JpGU-AGU Joint Meeting 2020

Presentation information

[E] Poster

S (Solid Earth Sciences ) » S-MP Mineralogy & Petrology

[S-MP36] Physics and Chemistry of Minerals

convener:Seiji Kamada(Frontier Research Institute for Interdisciplinary Sciences, Tohoku University), Masahiro KAYAMA(Department of General Systems Studies, Graduate School of Arts and Sciences, The University of Tokyo)

[SMP36-P11] Melting experiments in the system MgSiO3-SiO2 at 13 GPa

*Takuya Moriguti1, Akira Yoneda1, Eiji Ito1 (1.Institute for Planetary Materials, Okayama University)

Keywords:enstatite chondrite, melting relation, magma ocean, mantle differentiation, high pressures

Melting behavior of silicates is essentially important to assess the chemical differentiation in a deep magma ocean in an early stage of the Earth. Therefore, melting relations of the system MgO-SiO2 have been extensively studied since a pioneer work by Bowen and Anderson [1]. Furthermore, many scenarios of chemical differentiation in the deep magma ocean has been proposed based on the results of high pressure melting experiments (e.g. [2]). However, almost all of these works have been carried out on limited range of compositions from MgO to MgSiO3, assuming that the bulk mantle composition is peridotitic or close to that derived from CI chondrite. Recently, enstatite chondrite (E-chondrite) has been favored as the source material of bulk earth [3], because the isotope systematics of the Earth and Moon are nearly identical to those of E-chondrite over O, N, Mo, Re, Os, and Cr. In E-chondrite, the silicate composition is characterized by SiO2/(SiO2+MgO) = 0.53 ~ 0.58 (molar ratio: SiO2[M]) [4], which is substantially higher than that of the peridotitic mantle (~0.43).

In order to understand the mantle differentiation in the E-chondrite earth model, it is indispensable to clarify the melting relations in the system MgSiO3-SiO2 at high pressures. Moreover, it also enables us to constrain the chemical composition of the crust formed in the early Earth. Nevertheless, there have been only limited works on the melting behavior of the system MgSiO3–SiO2 under high pressures. Information regarding phase relations in the system has been so far limited to 5 GPa based on the experiments using the multi anvil apparatus (MAA) [5], Using a diamond anvil cell (DAC), on the other hand, melting experiments on the system MgO-SiO2 were carried out at pressures from 24 to 139 GPa in phase equilibrium studies in order to determine eutectic melting curves and examine eutectic compositions [6, 7]. Compared with DAC, MAA has remarkable advantages of larger sample volume under stable and homogenous temperature conditions (e.g. [8]). In this study, therefore, we are precisely determining the melting relations in the system MgSiO3–SiO2 at pressures between 5 and 25 GPa using the Kawai-type multi anvil apparatus; we would present the results obtained at 13 GPa in the presentation.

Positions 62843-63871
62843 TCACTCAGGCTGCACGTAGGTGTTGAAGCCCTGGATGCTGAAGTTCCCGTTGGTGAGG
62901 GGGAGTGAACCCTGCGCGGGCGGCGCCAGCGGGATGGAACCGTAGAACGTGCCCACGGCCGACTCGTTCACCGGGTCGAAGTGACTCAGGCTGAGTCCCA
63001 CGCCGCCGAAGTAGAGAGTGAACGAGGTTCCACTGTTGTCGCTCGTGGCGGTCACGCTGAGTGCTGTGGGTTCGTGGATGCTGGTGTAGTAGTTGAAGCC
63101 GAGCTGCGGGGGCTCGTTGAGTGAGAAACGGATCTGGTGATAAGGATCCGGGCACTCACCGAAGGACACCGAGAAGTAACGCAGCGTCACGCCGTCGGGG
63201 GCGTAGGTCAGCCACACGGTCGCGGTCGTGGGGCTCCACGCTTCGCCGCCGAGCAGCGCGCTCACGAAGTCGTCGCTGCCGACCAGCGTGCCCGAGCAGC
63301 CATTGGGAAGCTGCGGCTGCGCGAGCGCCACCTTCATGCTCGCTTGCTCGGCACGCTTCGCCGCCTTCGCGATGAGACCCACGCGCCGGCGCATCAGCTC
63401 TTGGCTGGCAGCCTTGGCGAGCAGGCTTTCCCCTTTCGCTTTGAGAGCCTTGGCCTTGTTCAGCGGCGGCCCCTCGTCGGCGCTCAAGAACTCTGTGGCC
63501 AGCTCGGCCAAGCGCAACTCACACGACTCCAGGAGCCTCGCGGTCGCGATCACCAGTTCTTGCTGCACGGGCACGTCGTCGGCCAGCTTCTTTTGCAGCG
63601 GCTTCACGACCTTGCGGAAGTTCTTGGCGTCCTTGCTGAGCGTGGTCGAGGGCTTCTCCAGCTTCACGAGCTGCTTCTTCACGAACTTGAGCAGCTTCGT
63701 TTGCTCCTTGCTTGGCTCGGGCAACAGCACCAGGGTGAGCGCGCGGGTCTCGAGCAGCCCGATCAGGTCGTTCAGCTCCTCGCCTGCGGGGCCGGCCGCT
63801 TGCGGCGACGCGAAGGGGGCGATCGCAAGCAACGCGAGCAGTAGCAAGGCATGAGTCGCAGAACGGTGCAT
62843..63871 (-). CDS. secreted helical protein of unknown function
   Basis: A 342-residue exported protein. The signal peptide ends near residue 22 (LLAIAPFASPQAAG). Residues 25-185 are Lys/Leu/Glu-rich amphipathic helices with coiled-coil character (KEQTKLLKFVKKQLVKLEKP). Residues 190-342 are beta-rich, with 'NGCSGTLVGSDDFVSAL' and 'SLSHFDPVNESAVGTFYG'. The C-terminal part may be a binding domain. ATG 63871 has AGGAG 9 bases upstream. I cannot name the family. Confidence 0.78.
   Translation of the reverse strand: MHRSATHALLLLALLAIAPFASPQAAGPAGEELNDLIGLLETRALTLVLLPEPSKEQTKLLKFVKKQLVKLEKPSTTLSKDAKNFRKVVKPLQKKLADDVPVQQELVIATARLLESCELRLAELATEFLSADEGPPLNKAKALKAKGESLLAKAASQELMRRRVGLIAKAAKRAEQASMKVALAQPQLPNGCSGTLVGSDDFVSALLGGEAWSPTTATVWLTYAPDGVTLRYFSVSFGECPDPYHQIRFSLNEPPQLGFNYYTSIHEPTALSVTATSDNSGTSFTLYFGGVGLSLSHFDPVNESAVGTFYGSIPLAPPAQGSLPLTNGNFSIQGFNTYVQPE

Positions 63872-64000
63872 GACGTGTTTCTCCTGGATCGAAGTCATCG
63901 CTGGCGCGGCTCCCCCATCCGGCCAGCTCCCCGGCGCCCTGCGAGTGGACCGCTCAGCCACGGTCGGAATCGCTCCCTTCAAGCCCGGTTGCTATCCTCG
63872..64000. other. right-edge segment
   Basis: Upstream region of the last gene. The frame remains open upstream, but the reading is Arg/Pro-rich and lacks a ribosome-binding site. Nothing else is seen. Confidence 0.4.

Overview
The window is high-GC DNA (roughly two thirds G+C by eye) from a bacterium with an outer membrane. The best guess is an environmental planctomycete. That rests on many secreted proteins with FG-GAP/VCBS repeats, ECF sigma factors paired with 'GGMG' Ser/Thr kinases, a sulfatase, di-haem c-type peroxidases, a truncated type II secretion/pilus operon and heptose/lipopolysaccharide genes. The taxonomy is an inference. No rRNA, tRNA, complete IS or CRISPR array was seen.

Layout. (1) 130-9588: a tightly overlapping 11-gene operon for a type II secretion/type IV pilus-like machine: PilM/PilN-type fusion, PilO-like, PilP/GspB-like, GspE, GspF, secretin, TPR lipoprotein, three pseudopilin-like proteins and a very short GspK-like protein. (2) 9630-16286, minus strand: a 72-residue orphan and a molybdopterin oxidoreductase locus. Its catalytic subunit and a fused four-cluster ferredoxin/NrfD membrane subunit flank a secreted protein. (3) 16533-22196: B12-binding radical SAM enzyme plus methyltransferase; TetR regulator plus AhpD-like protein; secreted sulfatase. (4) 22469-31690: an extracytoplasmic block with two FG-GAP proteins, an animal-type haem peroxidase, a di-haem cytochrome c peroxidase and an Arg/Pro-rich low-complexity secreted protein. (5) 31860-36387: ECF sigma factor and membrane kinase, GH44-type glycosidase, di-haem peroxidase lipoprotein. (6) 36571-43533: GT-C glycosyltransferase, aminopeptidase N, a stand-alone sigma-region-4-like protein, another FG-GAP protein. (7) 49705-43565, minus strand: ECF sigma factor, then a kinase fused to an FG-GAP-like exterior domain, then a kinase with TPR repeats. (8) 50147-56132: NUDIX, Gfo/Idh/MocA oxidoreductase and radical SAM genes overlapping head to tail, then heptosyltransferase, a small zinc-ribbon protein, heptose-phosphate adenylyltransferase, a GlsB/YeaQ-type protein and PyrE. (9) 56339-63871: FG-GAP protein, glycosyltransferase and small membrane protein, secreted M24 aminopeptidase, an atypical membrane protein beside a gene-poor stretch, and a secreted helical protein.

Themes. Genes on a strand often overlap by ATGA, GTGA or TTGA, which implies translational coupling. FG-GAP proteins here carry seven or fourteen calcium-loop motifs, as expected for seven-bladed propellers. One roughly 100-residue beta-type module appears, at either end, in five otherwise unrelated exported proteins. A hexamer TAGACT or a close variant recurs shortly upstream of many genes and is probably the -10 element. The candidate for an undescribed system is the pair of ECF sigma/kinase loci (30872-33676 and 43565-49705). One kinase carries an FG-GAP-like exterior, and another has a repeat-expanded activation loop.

In the system MgSiO3–SiO2, SiO2[M] values of eutectic point were 0.56 (1620 ºC) [9] and 0.60 (1920 ºC) [5] at 1 and 5 GPa, respectively, showing increase of SiO2[M] with increasing temperature and pressure. In this study at 13 GPa, eutectic composition was 0.60 of SiO2[M] at 2300 ºC, which is same as that at 5 GPa and showing systematic increase in eutectic temperature with increase of pressure. If source material of Earth is enstatite chondrite, therefore, composition of melts formed at magma ocean (up to ~3000 ºC and ~30GPa) in the early Earth show chemical homogeneity to ~400 km depth from the surface.

In this study, we also examined temperature effect on the experimental pressure up to 2500 ºC based on the phase boundary between stishovite–coesite (SiO2), showing that the pressure at 2500 ºC was almost 3 GPa higher than that at room temperature. We conclude that this difference is caused by thermal expansion of specimens in the cell during heating.

[1] Bowen and Anderson (1914) Am. J. Sci. 4th ser. 37, 487-500.
[2] Ito and Katsura (1992) Am. Geophys. Union Monogr. 67, 315-322.
[3] Javoy et al. (2010) Earth Planet. Sci. Lett. 293, 259-268.
[4] Wasson and Kallemeyn (1988) Phil. Trans R. Soc. Lond. A325, 535-544.
[5] Dalton and Presnall, 1997 Dalton and Presnall (1997) Geochim. Cosmochim. Acta 61, 2367-2373.
[6] Baron et al. (2017) Earth Planet. Sci. Lett. 472, 186-196.
[7] Ozawa et al. (2018) Geophys. Res. Let. 10.1029/2018GL079313.
[8] Ito et al. (2007) Treatise on geophys. 2, 197-230.
[9]Hudon et al. (2005) J. Petrol. 46, 1859-1880.